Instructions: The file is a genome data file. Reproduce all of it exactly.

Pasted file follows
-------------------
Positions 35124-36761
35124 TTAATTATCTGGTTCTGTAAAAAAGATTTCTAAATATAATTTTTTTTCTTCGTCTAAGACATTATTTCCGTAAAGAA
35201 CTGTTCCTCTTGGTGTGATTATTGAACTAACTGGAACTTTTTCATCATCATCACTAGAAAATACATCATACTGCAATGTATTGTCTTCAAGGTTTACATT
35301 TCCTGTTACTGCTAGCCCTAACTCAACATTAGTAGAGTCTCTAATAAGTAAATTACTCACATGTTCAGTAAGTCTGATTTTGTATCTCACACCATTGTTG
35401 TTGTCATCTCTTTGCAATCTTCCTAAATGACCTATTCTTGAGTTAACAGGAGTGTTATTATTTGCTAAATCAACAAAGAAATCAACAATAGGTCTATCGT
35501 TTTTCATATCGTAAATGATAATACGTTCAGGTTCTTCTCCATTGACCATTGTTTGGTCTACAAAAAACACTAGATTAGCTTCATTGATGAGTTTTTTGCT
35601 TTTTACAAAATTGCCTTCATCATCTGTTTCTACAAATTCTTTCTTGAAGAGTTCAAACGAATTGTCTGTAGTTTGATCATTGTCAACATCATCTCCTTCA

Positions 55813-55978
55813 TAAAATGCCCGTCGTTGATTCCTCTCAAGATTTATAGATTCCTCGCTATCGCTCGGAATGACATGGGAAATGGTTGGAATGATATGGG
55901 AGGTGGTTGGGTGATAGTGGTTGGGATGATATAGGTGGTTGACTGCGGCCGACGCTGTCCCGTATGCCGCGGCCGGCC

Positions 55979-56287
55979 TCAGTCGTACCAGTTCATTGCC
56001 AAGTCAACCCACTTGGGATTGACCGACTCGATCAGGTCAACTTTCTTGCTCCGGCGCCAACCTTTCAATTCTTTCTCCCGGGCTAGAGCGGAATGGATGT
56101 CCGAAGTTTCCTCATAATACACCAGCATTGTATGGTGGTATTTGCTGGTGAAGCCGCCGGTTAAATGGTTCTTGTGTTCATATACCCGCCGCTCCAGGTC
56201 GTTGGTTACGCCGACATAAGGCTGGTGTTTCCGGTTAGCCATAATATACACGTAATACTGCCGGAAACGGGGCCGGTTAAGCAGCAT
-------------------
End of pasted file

Positions 35124-36761
35124 TTAATTATCTGGTTCTGTAAAAAAGATTTCTAAATATAATTTTTTTTCTTCGTCTAAGACATTATTTCCGTAAAGAA
35201 CTGTTCCTCTTGGTGTGATTATTGAACTAACTGGAACTTTTTCATCATCATCACTAGAAAATACATCATACTGCAATGTATTGTCTTCAAGGTTTACATT
35301 TCCTGTTACTGCTAGCCCTAACTCAACATTAGTAGAGTCTCTAATAAGTAAATTACTCACATGTTCAGTAAGTCTGATTTTGTATCTCACACCATTGTTG
35401 TTGTCATCTCTTTGCAATCTTCCTAAATGACCTATTCTTGAGTTAACAGGAGTGTTATTATTTGCTAAATCAACAAAGAAATCAACAATAGGTCTATCGT
35501 TTTTCATATCGTAAATGATAATACGTTCAGGTTCTTCTCCATTGACCATTGTTTGGTCTACAAAAAACACTAGATTAGCTTCATTGATGAGTTTTTTGCT
35601 TTTTACAAAATTGCCTTCATCATCTGTTTCTACAAATTCTTTCTTGAAGAGTTCAAACGAATTGTCTGTAGTTTGATCATTGTCAACATCATCTCCTTCA

Positions 55813-55978
55813 TAAAATGCCCGTCGTTGATTCCTCTCAAGATTTATAGATTCCTCGCTATCGCTCGGAATGACATGGGAAATGGTTGGAATGATATGGG
55901 AGGTGGTTGGGTGATAGTGGTTGGGATGATATAGGTGGTTGACTGCGGCCGACGCTGTCCCGTATGCCGCGGCCGGCC

Positions 55979-56287
55979 TCAGTCGTACCAGTTCATTGCC
56001 AAGTCAACCCACTTGGGATTGACCGACTCGATCAGGTCAACTTTCTTGCTCCGGCGCCAACCTTTCAATTCTTTCTCCCGGGCTAGAGCGGAATGGATGT
56101 CCGAAGTTTCCTCATAATACACCAGCATTGTATGGTGGTATTTGCTGGTGAAGCCGCCGGTTAAATGGTTCTTGTGTTCATATACCCGCCGCTCCAGGTC
56201 GTTGGTTACGCCGACATAAGGCTGGTGTTTCCGGTTAGCCATAATATACACGTAATACTGCCGGAAACGGGGCCGGTTAAGCAGCAT